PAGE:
Much like its predecessors, Tropico 5 is a good looking game. Its sumptuous, characterful depiction of island life is almost in direct contrast to the murky dealings of its corrupt and devious president. That'd be you, you wrong'un. At least while you engage in the shady business of domestic surveillance, international double-dealing, and economic embezzlement, you'll have some bright, sunny scenery to marvel at.
Haemimont Games, the fun-to-spell developer of Tropico 5, have released a new trailer offering a first look at their upcoming city-builder series. Note that, while it's written Tropico, it's actually pronounced Trropicooooooo. In the world of El Presidente, the root of power comes from your ability to overly-extend vowels. Also from the ruthlessness to fix elections, imprison your enemies, and enact a program of state surveillance.
The exploration of alternative, bordering-on-insane healthcare remedies wasn't something I was expecting in Tropico 4 any time soon, but that's exactly what's happening with the next DLC, "Voodoo." Basically, conventional healthcare has become so poor thanks to your incompetence, Mr Dictator, that an angry sorceress has stormed over from Soviet Russia to teach you a lesson. Possibly with a rubber-chicken-with-a-pulley-in-the-middle, but also with the whole curse thing she's unleashed upon your island.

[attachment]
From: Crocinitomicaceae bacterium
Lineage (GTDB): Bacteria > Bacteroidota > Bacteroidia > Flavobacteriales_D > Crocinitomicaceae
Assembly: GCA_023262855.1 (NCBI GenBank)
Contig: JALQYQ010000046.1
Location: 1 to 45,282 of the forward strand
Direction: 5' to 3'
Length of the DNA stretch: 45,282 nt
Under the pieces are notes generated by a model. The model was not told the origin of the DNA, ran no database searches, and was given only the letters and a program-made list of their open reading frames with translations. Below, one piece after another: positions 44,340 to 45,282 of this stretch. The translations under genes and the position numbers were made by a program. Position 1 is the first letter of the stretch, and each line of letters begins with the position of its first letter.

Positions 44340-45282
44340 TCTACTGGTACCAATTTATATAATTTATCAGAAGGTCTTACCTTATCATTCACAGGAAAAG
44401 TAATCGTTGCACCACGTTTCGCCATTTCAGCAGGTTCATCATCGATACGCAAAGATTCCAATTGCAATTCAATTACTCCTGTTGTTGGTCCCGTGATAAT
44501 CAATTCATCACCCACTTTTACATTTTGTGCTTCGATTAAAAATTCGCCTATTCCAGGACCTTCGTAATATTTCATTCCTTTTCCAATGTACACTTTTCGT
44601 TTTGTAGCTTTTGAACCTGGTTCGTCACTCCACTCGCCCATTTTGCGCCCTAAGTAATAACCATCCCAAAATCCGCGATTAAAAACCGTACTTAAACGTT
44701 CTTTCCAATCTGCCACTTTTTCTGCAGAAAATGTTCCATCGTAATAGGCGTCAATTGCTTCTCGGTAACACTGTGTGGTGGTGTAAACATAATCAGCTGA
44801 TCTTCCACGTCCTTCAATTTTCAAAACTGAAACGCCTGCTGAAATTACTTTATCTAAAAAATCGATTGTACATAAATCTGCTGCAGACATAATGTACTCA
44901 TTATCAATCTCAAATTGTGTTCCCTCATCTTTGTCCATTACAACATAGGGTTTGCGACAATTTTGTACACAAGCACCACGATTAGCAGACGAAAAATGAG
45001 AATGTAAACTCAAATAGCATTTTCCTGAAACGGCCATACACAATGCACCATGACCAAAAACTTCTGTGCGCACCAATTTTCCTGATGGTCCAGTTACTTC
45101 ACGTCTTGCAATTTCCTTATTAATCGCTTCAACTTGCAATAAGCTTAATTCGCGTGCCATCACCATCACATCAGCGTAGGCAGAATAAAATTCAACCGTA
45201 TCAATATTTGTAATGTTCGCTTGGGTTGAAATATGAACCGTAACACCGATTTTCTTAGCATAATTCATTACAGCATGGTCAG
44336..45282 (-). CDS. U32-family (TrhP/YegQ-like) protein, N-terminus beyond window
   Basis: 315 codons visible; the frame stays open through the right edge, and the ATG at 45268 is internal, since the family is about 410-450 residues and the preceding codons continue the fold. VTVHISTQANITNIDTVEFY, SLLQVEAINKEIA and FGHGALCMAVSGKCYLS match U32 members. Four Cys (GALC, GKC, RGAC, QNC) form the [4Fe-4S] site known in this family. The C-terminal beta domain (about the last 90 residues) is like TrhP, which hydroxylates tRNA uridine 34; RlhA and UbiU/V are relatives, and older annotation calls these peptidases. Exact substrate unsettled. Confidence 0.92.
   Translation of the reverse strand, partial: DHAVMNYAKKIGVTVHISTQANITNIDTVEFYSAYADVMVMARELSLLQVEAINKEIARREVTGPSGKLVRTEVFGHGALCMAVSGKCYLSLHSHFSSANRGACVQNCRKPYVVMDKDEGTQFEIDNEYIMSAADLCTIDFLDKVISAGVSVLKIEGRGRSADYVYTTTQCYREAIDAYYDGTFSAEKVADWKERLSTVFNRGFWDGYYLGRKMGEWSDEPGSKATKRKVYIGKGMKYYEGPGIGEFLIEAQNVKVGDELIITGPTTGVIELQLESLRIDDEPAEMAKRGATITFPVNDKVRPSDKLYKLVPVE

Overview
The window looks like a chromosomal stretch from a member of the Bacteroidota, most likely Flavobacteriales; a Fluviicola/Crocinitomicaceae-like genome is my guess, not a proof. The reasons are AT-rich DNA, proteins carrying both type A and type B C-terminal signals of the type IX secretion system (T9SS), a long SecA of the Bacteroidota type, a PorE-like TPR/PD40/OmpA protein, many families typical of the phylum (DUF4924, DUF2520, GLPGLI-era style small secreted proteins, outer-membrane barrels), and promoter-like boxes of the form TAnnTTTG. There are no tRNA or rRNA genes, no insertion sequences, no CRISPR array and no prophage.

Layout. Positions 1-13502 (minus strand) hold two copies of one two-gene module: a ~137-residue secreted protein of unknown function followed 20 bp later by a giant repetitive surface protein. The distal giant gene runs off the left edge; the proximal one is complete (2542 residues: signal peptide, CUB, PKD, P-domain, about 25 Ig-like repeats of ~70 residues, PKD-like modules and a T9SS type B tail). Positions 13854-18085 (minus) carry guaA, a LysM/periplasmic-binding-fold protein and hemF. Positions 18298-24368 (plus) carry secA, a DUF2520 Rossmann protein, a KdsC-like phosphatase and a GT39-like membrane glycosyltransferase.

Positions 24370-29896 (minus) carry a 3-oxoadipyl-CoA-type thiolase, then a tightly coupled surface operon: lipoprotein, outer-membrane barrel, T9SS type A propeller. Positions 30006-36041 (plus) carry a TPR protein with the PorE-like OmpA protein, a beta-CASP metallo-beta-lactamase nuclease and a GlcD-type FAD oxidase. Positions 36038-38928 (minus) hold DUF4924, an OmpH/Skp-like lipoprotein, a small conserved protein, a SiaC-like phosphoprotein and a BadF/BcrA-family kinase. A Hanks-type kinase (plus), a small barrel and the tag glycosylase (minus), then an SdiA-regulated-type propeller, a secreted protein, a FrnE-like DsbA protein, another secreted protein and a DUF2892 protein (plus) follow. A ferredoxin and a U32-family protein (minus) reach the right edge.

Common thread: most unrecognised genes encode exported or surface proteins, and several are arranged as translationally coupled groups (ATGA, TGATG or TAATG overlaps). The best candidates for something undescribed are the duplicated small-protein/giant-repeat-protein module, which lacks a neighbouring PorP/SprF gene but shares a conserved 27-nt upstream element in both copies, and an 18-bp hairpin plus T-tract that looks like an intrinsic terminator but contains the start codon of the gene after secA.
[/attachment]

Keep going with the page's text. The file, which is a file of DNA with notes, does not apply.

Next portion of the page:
The number of much-needed soup kitchens and speakeasies has plummeted, and now the City of Gangsters wants you back to do your thing in this bad town. A free update's making its way to the game today, fleshing out both the tactical and tycoon aspects. Check out this trailer for some gameplay from the updated version, or to get your foot tappin' to some ragtime—whichever grabs your fancy.
Sandy Beech, my latest gang boss, is a complicated capo. Before breakfast (mine not his) he torched a speakeasy and a casino, shot three men in the gut and two in the feet. After breakfast he set up a soup kitchen, built a clinic, and rescued a nightclub owner from the klutches of the Ku Klux Klan.
I’ve no idea whether Sandy enjoyed his morning of slaughter and social work, but I know I did. Though Omerta lacks the humour and economic subtlety of Haemimont’s Tropico 4 there’s ample compensation in the engrossing campaign and cracking turn-based combat.